A checklist for establishing a methodology for dealing with pay inequity was included in GuerdonNews® HERE.
5. Test executive contracts and change in control outcomes
Market volatility presents more challenges and opportunities for mergers and acquisitions than the “good times”. The extent that management is retained and focused on maximising value to shareholders may come down to what is written in their contract of employment, especially when it comes to change in control provisions.
Written contracts provide certainty for executives and employers and help to prevent nasty surprises for shareholders. Payments on termination and in the event of a change in control must be reasonable and appropriate to the circumstances. For CEOs, you can expect that any termination payment entitlements in excess of 12 months’ worth of fixed pay (plus pro rata STI and LTI subject to performance hurdles being met) will be subject to detailed scrutiny. On change in control, automatic full vesting of outstanding awards will also attract attention – a good starting point is to pro rate and performance test awards, but with the board retaining the discretion to ensure that the outcome is fair to all parties. In the US, it is becoming more common for change in control payments to be made only if the for change in control payments to be made only if the executive’s employment is terminated (in Australia, ASX Listing Rule 10.18 prohibits paying or increasing termination payments as a consequence of a change in control).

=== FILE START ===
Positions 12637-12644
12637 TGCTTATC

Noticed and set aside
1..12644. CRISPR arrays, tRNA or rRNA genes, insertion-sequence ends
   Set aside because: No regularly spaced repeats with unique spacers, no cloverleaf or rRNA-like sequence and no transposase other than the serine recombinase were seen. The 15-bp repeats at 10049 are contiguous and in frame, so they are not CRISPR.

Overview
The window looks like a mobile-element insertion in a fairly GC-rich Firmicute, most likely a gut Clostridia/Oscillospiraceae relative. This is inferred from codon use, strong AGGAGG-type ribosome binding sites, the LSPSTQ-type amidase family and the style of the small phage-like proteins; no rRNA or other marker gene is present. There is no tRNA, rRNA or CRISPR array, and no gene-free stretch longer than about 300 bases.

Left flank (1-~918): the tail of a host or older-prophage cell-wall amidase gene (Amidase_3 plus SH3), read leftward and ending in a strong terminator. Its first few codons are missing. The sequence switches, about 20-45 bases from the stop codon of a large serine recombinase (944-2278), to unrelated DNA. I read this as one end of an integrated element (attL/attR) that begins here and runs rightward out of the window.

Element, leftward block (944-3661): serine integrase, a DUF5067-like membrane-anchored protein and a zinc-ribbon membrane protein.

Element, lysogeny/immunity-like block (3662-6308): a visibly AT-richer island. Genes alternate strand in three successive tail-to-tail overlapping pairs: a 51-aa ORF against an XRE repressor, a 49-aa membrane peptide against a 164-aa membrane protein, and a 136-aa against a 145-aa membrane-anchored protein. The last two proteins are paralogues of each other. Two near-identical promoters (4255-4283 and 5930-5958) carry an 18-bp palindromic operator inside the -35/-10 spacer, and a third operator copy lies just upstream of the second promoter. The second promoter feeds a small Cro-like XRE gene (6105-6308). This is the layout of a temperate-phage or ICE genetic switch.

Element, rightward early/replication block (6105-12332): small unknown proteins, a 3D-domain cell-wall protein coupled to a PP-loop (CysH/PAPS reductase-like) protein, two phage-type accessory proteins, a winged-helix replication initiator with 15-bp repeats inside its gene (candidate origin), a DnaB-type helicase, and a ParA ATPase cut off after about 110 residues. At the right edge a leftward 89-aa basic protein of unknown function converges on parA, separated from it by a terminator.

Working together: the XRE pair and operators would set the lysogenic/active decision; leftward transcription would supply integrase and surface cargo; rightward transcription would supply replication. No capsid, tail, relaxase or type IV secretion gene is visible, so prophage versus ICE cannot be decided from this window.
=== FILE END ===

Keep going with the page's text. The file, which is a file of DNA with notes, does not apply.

Outside of the contract, the board needs to be cognisant of what other action may be necessary in the event of a prolonged and bruising control battle. On occasion, special retention provisions may be necessary to see the battle through to a successful conclusion.
For information on UK standards for executive contracts and severance guidelines, see HERE.
6. Require remuneration report clarity and directness
Remuneration reports receive more public scrutiny than many directors say they warrant. But they can be a powerful means to communicate that a board and its management have got it together.